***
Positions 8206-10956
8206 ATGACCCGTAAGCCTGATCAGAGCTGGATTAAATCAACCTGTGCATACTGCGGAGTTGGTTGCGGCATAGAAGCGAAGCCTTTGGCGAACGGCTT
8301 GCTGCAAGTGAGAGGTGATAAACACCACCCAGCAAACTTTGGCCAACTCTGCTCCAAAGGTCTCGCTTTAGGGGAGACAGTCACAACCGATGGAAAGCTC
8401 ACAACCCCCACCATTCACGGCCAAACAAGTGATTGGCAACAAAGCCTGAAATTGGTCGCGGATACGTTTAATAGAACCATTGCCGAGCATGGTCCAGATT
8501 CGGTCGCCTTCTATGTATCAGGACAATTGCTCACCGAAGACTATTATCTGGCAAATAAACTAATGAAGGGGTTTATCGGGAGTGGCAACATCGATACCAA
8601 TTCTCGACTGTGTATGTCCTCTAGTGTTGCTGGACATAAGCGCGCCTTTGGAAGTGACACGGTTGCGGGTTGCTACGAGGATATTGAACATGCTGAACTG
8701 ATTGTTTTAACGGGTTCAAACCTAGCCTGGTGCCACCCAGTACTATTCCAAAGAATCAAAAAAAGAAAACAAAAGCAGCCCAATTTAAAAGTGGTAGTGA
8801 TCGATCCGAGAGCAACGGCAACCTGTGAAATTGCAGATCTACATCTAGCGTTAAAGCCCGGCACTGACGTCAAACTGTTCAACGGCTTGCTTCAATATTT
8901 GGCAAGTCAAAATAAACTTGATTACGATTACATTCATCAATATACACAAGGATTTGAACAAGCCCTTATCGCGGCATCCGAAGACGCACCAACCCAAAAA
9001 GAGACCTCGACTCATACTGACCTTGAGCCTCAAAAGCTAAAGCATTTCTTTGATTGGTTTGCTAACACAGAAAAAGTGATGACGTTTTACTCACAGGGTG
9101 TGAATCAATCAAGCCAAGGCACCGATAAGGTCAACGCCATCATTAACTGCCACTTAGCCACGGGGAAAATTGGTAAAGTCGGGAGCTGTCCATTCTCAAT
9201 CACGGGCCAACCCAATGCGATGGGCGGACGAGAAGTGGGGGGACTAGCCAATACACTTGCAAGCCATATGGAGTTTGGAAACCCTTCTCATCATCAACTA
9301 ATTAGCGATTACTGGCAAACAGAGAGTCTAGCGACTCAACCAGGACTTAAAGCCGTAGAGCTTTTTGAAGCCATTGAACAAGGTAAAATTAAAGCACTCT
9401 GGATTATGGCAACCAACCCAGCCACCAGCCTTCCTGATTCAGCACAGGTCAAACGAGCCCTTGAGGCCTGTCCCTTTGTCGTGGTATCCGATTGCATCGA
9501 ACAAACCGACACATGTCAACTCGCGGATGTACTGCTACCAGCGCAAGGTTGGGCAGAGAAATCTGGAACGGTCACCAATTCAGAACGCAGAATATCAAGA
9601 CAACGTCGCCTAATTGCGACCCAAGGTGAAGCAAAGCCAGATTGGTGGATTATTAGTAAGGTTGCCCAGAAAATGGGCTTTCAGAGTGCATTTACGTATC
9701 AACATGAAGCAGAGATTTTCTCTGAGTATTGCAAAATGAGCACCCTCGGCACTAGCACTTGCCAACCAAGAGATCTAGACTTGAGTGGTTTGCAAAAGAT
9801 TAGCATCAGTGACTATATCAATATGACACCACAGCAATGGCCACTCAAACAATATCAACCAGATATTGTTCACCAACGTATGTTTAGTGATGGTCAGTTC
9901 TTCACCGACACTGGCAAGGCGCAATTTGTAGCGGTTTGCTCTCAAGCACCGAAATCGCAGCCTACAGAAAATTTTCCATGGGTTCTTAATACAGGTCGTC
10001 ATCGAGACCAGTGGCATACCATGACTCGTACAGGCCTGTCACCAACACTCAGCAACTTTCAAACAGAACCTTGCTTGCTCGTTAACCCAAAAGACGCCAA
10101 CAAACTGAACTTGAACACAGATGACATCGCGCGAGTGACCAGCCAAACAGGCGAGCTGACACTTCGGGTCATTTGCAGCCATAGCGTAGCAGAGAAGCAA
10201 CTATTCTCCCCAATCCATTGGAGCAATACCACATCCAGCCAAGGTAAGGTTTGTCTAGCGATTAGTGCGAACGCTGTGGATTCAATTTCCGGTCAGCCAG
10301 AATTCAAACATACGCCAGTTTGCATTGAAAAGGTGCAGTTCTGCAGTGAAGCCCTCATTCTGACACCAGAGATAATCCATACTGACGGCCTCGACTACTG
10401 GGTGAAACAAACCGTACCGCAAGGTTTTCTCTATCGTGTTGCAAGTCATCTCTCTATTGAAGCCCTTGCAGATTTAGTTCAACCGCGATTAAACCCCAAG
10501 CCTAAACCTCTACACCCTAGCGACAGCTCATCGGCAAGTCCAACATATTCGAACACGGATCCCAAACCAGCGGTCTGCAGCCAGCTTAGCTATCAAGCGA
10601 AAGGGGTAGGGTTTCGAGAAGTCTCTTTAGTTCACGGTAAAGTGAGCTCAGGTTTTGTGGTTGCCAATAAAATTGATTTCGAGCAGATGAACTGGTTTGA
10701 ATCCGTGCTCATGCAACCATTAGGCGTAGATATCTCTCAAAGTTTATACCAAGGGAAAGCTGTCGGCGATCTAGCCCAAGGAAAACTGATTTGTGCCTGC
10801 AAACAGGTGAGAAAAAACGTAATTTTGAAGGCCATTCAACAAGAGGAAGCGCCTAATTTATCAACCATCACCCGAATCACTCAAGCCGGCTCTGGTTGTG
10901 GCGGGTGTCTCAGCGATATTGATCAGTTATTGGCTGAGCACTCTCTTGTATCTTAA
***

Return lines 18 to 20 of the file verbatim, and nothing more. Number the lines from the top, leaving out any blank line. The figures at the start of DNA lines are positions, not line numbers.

9801 TAGCATCAGTGACTATATCAATATGACACCACAGCAATGGCCACTCAAACAATATCAACCAGATATTGTTCACCAACGTATGTTTAGTGATGGTCAGTTC
9901 TTCACCGACACTGGCAAGGCGCAATTTGTAGCGGTTTGCTCTCAAGCACCGAAATCGCAGCCTACAGAAAATTTTCCATGGGTTCTTAATACAGGTCGTC
10001 ATCGAGACCAGTGGCATACCATGACTCGTACAGGCCTGTCACCAACACTCAGCAACTTTCAAACAGAACCTTGCTTGCTCGTTAACCCAAAAGACGCCAA